We received a large number of requests every year to introduce a CPZ.
The list of requests is prioritised every year in consultation with the councillor who has responsibility for environment and transport issues. There are three priorities.
- Priority one: Cases where there are urgent access issues, such as emergency services or other vehicles are unable to enter a road. These are fairly straightforward and very limited consultation is required. These are very unlikely to be opposed during formal and informal consultation stages.
- Priority two: These are cases where residents are competing with commuters/local workers for limited road space. Comprehensive consultations / discussions with local councillors / residents and / or businesses is required.
- Priority three: These are non-urgent cases where alternative on-street parking is available elsewhere within street, or there is an existing CPZ, or the issue(s) to be resolved is not considered to be in need of urgent attention.
Any request to introduce a CPZ will require an initial investigation, followed by statutory procedures if a scheme is possible.
Once work is prioritised, informal consultations are carried out to seek the views of residents. If the majority of people who respond feel that there is a problem, a scheme is designed and further consultation is carried out with ward councillors, residents, police and the highway authority. Appropriate amendments are made to the proposed scheme according to the comments received.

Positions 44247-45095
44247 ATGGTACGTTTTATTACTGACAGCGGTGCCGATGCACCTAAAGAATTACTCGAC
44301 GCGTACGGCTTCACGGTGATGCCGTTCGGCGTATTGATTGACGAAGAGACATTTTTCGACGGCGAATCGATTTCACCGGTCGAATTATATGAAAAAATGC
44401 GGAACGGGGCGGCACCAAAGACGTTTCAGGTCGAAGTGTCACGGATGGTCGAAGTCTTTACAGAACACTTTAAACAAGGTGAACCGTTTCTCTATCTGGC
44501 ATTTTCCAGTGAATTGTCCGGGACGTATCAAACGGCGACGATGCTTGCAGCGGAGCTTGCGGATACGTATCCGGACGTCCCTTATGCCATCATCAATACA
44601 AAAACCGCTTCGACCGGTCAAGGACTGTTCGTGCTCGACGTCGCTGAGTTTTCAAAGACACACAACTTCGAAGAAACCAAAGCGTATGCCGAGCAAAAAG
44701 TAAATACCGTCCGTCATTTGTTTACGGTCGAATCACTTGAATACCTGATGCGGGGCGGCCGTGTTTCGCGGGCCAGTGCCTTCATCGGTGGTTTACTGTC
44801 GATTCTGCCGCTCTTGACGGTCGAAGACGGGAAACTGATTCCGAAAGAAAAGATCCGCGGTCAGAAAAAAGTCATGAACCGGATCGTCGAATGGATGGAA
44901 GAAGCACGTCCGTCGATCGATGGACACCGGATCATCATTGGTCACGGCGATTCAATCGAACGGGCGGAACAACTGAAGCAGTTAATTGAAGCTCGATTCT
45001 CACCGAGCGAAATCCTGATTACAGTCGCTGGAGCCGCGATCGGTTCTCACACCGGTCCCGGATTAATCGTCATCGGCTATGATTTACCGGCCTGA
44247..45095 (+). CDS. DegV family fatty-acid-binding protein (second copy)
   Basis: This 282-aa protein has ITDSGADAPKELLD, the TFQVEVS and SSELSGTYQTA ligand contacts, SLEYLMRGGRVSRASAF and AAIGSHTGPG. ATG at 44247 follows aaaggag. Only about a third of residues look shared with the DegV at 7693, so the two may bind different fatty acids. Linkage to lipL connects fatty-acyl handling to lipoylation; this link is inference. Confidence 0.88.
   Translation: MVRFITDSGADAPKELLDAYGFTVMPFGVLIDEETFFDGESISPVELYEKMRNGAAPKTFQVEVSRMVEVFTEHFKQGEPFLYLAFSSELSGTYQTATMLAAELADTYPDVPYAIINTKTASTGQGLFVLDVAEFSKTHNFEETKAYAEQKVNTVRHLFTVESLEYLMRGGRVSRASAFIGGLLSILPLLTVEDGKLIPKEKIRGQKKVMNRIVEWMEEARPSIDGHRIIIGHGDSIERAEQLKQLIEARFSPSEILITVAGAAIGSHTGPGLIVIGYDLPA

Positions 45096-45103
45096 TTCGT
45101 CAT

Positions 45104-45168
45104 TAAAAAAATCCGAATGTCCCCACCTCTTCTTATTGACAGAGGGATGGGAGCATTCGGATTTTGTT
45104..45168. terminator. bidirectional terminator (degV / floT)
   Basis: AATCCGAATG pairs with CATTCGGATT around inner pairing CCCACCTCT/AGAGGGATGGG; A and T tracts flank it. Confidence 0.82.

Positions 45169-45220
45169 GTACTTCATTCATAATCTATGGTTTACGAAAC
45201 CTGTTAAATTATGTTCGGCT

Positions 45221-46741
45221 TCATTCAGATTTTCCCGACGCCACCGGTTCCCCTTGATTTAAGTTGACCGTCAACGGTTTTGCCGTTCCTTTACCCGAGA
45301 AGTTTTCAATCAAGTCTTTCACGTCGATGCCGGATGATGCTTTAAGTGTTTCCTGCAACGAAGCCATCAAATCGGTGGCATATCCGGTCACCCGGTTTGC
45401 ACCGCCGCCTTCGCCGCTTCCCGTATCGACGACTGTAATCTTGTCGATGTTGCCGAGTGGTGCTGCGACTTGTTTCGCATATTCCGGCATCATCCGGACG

Once a scheme is agreed by at least 60% of residents who reply to the consultation, formal legal consultation is carried out in the form of advertising in local newspapers and inviting comments / objections from any resident/stakeholder. This includes Hertfordshire Constabulary, Freight Transport Association Ltd and Road Haulage Association.
After the legal process / consultations, a legal document called a Traffic Regulation Order will be made, sealed and signed. A scheme will be implemented, with signs and road markings introduced soon after.
The councillor who is the Environment and Transport Portfolio Holder will work with officers to consider any objections and will decide:
- whether to overrule them, in which case the proposals will be implemented in full, or;
- Whether to accept them, in which case the scheme will be amended or abandoned.
Further consultation is only required on the amendments if they are more (rather than less) restrictive than the original scheme.
Straightforward priority one requests typically take four to five months from initial consultation through to any introduction of signage and road markings.
Priority two and three requests will invariably take longer and may not always go ahead, particularly if there is no consensus from other people living in the area which would be affected.